Tuesday, March 18, 2008

Just Like Us

I promised I'd talk about the BBC's new version of The Passion. If you haven't managed to catch episodes 1 and 2 yet, you should still be able to watch them on BBC's iPlayer if you are quick:

Episode 1
Episode 2

I really do like the way they've portrayed Jesus in this latest adaptation. They haven't kept strictly to the chronology of Christ's ministry (moving earlier teachings into Holy Week), but this is both understandable - filling in the gaps between the "big" events... and also not unbelievable - you can well imagine Jesus would reiterate major parables/messages to new audiences; modern speakers do much the same when they tour. Highlights for me are the way Jesus has interacted with people. I do believe - especially scenes such as the one where Jesus speaks to a prostitute, that they have stayed true to the essence of Jesus' character.

As I mentioned in an earlier post, the writers opted to focus on the humanity of Jesus.

I think this was the right choice.

The predominant image of Jesus in western culture, is that of the man with long wavy hair, doe eyes and a serene look on his face. Religious art has often made the mistake of focusing on Christ's divinity at the expense of his humanity. We see in our minds eye this airy fairy image of a man walking on clouds with a halo behind his head... and if we are not careful, it can lend more credence to fantasy than faith.

We have to remember that the strength of the Gospel message lies not just in the truth that Jesus is God... but in the fact that he is also human. One of the names attributed to Christ is Immanuel - God with us. The whole theology of our salvation is founded upon the basis that God was so determined not to be separated from us any more- and knowing that we could not in ourselves do anything to change this, he decided to become one of us. He experienced the joys, the pains, the sorrows, the anger... all those emotions that can be summed up as the human experience. He lost friends and relatives to sickness, death and disagreement... just like us. He loved being around his friends... just like us. He got excited when people understood something that was important to him... just like us. He knew what it was like to be popular, he knew what it was like to be lonely... just like us.

Personally, I don't believe any man comes as close to Jesus in fulfilling the ideals of what makes a man, in Rudyard Kipling's poem, If.

In his ministry, Jesus often referred himself as "the Son of Man". It's a title that occurs frequently in Biblical prophecy. However it also seems to me that whenever Jesus uses the term in respect of himself, he is trying to reaffirm his link to us as humans. The Bible teaches us that Jesus (knowing he was already God), didn't make a big deal about pushing his divinity:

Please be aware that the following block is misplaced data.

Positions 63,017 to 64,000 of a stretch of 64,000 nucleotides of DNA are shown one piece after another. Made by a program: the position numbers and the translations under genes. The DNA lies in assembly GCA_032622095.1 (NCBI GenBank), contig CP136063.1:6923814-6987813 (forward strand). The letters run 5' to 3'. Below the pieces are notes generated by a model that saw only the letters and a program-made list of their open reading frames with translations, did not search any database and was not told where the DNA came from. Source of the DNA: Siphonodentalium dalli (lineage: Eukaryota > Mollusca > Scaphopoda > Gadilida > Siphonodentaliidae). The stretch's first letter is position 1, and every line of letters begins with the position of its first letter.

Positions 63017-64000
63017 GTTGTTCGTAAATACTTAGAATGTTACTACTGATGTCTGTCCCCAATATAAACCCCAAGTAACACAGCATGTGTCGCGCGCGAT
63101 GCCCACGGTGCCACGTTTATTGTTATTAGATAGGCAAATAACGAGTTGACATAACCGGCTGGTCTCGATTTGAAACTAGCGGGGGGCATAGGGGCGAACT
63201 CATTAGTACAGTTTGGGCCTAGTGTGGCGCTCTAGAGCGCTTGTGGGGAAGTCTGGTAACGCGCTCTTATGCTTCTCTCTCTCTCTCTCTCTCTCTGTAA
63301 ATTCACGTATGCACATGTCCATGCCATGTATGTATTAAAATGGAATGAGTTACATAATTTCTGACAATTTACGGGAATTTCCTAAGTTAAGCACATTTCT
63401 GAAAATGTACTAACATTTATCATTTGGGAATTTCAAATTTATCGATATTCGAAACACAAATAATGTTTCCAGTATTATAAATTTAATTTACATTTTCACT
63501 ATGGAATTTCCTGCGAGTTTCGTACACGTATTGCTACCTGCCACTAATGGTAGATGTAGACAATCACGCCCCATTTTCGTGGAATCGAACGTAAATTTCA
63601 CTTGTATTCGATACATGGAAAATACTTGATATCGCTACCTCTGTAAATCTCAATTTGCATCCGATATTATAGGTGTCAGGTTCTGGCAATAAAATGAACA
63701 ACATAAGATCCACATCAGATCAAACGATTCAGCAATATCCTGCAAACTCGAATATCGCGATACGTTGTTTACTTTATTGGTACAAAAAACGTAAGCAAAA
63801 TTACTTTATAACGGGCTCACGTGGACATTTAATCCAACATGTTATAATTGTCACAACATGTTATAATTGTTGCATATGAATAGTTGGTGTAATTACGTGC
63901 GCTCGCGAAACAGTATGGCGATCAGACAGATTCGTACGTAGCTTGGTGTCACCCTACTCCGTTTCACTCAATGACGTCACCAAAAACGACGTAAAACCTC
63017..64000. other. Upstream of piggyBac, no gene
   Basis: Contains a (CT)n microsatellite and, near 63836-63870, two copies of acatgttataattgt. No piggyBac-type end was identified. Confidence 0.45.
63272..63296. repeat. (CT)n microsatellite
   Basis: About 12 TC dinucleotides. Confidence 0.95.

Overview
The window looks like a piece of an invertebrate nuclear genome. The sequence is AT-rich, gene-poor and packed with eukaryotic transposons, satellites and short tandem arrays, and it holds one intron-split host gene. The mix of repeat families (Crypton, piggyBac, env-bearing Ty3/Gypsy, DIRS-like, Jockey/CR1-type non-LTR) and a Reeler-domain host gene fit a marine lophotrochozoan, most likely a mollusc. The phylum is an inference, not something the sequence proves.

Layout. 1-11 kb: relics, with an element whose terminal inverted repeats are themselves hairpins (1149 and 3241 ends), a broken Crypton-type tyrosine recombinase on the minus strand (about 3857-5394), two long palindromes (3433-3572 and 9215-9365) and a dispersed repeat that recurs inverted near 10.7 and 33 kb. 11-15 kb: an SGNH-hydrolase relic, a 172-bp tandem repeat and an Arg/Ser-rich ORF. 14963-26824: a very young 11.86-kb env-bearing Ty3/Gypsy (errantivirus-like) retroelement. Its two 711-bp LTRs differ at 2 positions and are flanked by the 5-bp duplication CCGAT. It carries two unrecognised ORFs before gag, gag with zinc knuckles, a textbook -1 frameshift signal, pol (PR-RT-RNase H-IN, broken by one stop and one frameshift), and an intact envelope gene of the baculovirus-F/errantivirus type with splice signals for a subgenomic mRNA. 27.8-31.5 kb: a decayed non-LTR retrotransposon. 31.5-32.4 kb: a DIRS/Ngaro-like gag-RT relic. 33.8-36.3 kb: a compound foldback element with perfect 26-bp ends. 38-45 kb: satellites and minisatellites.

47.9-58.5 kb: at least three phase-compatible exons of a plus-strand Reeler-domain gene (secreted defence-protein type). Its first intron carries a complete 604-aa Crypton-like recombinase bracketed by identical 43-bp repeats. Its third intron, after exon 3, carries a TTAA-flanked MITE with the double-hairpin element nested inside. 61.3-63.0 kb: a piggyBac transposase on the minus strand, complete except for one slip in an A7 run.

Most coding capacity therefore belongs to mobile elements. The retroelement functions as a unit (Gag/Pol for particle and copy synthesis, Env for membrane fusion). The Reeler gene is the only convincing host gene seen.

Your attitude should be the same as that of Christ Jesus: Who, being in very nature God, did not consider equality with God something to be grasped, but made himself nothing, taking the very nature of a servant, being made in human likeness. And being found in appearance as a man, he humbled himself and became obedient to death— even death on a cross! Therefore God exalted him to the highest place and gave him the name that is above every name, that at the name of Jesus every knee should bow, in heaven and on earth and under the earth, and every tongue confess that Jesus Christ is Lord, to the glory of God the Father.
Philippians 2:5-11
Jesus lived as a man not only to sacrifice himself for our sins... but also to teach us how to aspire to live a life that pleases God. We need to remember that Jesus died that we may have life and have it in all it's abundance. We need to remember that abundant life actually comes from obeying the God who loves us. I know for many of you reading this, that a life of obedience may seem slavish... but in truth a life outside of God only carries a deceptive freedom -it still compels us to slavishly obey something or other less worthy than what we were designed for. The book of Galatians teaches us that it is for freedom that Christ has set us free. Jesus died so that we would have the freedom to reject sin's control of us.
The deal doesn't end there either. We might say that a life like that is too hard... we are bound to fail. But you see that is exactly another reason why Jesus emphasised his humanity:

"For this reason he had to be made like his brothers in every way, in order that he might become a merciful and faithful high priest in service to God, and that he might make atonement for the sins of the people. Because he himself suffered when he was tempted, he is able to help those who are being tempted."
Hebrews 2:17-18

You see, in sharing our humanity... Jesus isn't just sympathetic to our struggles, he is empathetic. He understands our trials and tribulations... and he is prepared to support and stand by us right through them.

The question is... are we prepared to do the same for him?

1 comment:

  1. I like how you point out His sympathy and empathy for us and think you make a good point about focusing on His divinity sometimes at the expense of His humanity. Great insights.


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